Anti-Imperialism/Foreign Policy

Amidst Global Crises, US should honor its commitment to Diversity

By Robert Stark

Across the globe there are multiple crises of political and ethnic sectarian conflict and strife. These, along with the Coronavirus pandemic and its economic aftermath,  are leading to overall global instability. With one of the worst global refugee crises in history, Biden has promised to end Trump’s restrictions on refugees and yet with the political and humanitarian crisis in Cuba, Biden’s secretary of Homeland Security Alejandro Mayorkas, who is of Cuban heritage, flat out told the Cuban as well as the Haitian people not to come to America. The Biden administration’s rhetoric may echo that of Trump rather than the image put forth by the mainstream media of President Biden being the antithesis of Trump especially on matters regarding immigration.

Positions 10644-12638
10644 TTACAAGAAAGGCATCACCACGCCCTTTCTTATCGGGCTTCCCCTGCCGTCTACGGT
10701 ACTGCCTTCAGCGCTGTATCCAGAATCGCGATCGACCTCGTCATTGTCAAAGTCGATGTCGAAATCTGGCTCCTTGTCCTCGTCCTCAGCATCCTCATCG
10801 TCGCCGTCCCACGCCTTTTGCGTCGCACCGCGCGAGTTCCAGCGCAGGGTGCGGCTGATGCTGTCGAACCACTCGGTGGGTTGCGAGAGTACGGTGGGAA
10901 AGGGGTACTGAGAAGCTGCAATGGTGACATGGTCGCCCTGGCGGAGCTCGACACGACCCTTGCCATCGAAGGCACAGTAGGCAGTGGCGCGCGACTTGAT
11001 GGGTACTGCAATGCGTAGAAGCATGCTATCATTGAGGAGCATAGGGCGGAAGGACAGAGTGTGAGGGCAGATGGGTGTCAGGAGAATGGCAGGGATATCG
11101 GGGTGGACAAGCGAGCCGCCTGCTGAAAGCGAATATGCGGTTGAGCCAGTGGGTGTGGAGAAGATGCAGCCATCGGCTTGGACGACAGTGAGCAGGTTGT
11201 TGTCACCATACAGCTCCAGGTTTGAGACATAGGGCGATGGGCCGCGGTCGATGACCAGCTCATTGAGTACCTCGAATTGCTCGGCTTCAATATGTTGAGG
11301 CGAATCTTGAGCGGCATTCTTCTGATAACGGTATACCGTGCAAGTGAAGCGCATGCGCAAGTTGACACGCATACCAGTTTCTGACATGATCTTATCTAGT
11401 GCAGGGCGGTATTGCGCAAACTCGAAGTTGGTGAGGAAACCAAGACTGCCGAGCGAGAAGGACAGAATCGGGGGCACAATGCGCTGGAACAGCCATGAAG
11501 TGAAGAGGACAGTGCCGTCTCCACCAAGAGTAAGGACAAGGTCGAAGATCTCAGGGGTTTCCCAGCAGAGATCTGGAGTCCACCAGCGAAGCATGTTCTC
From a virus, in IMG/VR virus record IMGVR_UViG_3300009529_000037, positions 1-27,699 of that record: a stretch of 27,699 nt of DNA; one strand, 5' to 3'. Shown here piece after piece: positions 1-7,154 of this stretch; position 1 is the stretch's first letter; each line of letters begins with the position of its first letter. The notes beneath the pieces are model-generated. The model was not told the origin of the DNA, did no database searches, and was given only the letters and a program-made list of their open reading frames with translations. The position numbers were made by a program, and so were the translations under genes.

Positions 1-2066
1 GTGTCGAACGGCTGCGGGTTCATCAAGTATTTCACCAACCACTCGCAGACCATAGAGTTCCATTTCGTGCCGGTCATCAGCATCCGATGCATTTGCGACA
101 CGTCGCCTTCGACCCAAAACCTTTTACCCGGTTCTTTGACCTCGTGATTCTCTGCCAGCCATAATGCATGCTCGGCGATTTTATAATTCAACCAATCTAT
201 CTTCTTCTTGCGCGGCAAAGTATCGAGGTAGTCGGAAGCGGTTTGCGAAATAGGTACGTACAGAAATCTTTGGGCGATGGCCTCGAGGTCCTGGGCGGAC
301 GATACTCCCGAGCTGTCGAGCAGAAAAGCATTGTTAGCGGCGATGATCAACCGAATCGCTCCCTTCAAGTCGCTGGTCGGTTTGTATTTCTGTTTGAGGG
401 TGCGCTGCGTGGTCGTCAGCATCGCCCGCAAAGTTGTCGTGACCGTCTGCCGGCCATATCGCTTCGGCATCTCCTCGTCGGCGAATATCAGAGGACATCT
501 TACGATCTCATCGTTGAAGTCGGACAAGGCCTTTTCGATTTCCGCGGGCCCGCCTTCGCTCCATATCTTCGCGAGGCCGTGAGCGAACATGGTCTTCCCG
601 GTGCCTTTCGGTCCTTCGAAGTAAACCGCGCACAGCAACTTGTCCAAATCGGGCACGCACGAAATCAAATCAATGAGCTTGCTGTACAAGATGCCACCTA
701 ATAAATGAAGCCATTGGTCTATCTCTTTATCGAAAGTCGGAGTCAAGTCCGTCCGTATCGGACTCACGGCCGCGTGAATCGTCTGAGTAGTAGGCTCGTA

The reality is that the Biden administration, like past administrations, has only shown interest in humanitarian crises in other nations if they directly impact US geopolitical interests. The humanitarian crisis in Cuba is obviously important to US geopolitical interests, but there are ongoing crises in South Africa, Lebanon, and Armenia, that have been mostly under-reported by the mainstream media, and disregarded by policy-makers.

The civil strife in South Africa broke out fairly recently, starting out as a protest against the prosecution of former prime minister Jacob Zuma but has morphed into greater tribal conflict that has been exacerbated by the economic fallout of the pandemic. Primarily in Durban but spreading to other parts of the nation, there has been looting, violence, and severe disruptions to supply chains, with long queues for food and petrol, with the danger of total economic devastation looming.


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